mainewood

table top with through legs and exposed leg end gain

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Hi all

I'm looking to make an interesting coffee table. I have some reclaimed beech planks, which I have milled down, and glued up into a top, 2inches thick.

Here is my question.

For the legs I was thinking of using some really nice old growth pine, and having them cut through the top so you could see the end gain on the legs, when you look at the top of the table. I think it will look very nice and give a good contrast with the beech top.

If you have ever been to an Apple store, you will have an idea of what I’m talking about, on their display tables. They have their legs right at the edge of the top and flush with the outer 2 edges.

I was hoping to have my legs set in from the edge so would have to cut a square hole in the top to put the legs in. Can I just cut a square hole in the top, push the leg in from the bottom, flush with top, glue and be done? Will this work?

If so, Should I cut the legs like a tenon and leave shoulders on them to have more glue service on the bottom of the table?

I may just be showing my inexperience here as I don’t know what this style would be called. I’ve done a big web search and can’t come up with any good information.

Any ideas/help would be appreciated.

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This design will be a lot easier to execute if you include an apron between the legs.

An apron will give you something to attach the table top to AND will provide stability for the table.

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If it is a solid wood tabletop, as it sounds like, you would need to be careful having top meet the leg sides, either just butting or with a shoulder below it, because the top will want to expand seasonally and may push the legs out of square, depending on the rest of the table structure. Otherwise, my preference is to have a shoulder somewhere to provide a positive registration surface.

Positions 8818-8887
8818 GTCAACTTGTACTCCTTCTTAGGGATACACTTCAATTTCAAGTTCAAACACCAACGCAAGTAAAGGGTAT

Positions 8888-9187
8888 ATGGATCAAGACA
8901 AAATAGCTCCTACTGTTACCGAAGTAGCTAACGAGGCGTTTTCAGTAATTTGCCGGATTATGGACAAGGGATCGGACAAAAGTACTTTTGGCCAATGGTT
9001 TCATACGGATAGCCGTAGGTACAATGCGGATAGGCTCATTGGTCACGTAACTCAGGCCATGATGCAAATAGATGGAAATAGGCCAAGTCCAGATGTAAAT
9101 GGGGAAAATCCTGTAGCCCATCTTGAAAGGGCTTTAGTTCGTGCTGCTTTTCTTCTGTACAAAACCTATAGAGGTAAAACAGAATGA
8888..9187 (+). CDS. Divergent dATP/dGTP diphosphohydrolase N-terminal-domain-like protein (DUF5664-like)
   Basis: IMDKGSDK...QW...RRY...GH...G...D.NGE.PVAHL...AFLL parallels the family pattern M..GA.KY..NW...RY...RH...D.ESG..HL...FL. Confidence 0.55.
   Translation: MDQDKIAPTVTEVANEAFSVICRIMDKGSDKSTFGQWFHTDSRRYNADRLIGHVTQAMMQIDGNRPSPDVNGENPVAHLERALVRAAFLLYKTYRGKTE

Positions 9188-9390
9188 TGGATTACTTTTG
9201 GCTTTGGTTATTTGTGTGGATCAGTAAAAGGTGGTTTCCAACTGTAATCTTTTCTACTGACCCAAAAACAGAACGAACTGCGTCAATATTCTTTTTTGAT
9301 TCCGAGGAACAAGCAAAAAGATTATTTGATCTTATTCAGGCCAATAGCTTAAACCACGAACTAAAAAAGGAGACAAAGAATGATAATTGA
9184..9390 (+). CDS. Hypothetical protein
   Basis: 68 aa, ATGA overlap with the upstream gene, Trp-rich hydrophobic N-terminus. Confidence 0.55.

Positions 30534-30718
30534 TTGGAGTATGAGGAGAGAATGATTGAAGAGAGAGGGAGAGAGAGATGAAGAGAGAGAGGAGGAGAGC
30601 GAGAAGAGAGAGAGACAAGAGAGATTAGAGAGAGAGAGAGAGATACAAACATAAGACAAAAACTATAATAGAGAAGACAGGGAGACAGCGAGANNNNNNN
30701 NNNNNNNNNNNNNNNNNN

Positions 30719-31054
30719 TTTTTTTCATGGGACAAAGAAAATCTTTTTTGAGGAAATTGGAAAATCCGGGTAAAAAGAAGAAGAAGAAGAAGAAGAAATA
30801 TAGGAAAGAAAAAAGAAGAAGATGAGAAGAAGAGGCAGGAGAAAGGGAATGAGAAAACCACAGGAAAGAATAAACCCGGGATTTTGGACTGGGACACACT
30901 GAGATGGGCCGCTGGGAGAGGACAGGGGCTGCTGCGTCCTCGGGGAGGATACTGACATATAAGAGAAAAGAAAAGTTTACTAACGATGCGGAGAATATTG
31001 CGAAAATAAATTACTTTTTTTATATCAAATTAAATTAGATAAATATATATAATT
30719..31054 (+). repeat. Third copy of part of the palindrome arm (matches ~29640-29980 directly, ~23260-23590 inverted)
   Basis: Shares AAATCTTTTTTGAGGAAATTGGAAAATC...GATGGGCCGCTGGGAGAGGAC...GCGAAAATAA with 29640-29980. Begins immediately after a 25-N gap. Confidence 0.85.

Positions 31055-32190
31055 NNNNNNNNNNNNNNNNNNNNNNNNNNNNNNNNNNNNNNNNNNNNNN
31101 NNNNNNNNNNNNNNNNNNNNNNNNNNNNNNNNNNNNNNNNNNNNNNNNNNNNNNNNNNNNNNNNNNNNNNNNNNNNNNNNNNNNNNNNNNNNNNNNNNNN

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+1 on a shoulder where the leg will meet the top. This will let you size and shape the leg as you want, and then independently work the tenon size where it goes through the top, for a perfect fit.

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Thanks all. I guess I won’t know till I give it a try.

Per the advice, I’ll give it a try with a through tenon, with shoulders. I’m not apposed to having a skirt/apron running all around the underside of the table top, and I’ll add this in too.

I swear I have come across photos of people doing this type of design, yet all I seem to find on line is furniture at the apple store

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What is rough width of the top? Having legs attached solidly to the top (proud or not), means that the legs will move in the cross direction of the top's width (assuming typical grain running lengthwise). Shoulders very helpful.

Problem with stretchers in width direction is that they would not move with the top (and attached legs) movement. If table is not too wide you might get away with it. Stretchers lengthwise would be ok. If the stretchers are towards the floor, rather than tight to the top, then the legs might have enough flex that movement will not tear it apart. This is sort of how some chairs and stools are made.

Just a thought on the through tenon. Depending up your taste and the table's style you might want to use wedged tenons. That supplies further strength and adds a visual (good or bad, but I like them in many of my designs).

Have fun with your project.

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the top is 2 inches thick, 42 inches long and 38 wide. Its going to be a big, wide coffee table. the space its going in calls for something this wide. the legs are rough cut so far to 3.5 inches x 3.5 inches.

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There is no way a stretcher across the grain direction will work. Even at the bottom of the leg, the top is going to move enough to make the table look bow-legged or knock-kneed depending on the season.

I'd cut a 1/2" shoulder around the legs to provide a reference face to balance some of the torque. Most of the strength from the glue will come from the two faces of the tenon that are glued to the long grain of the top.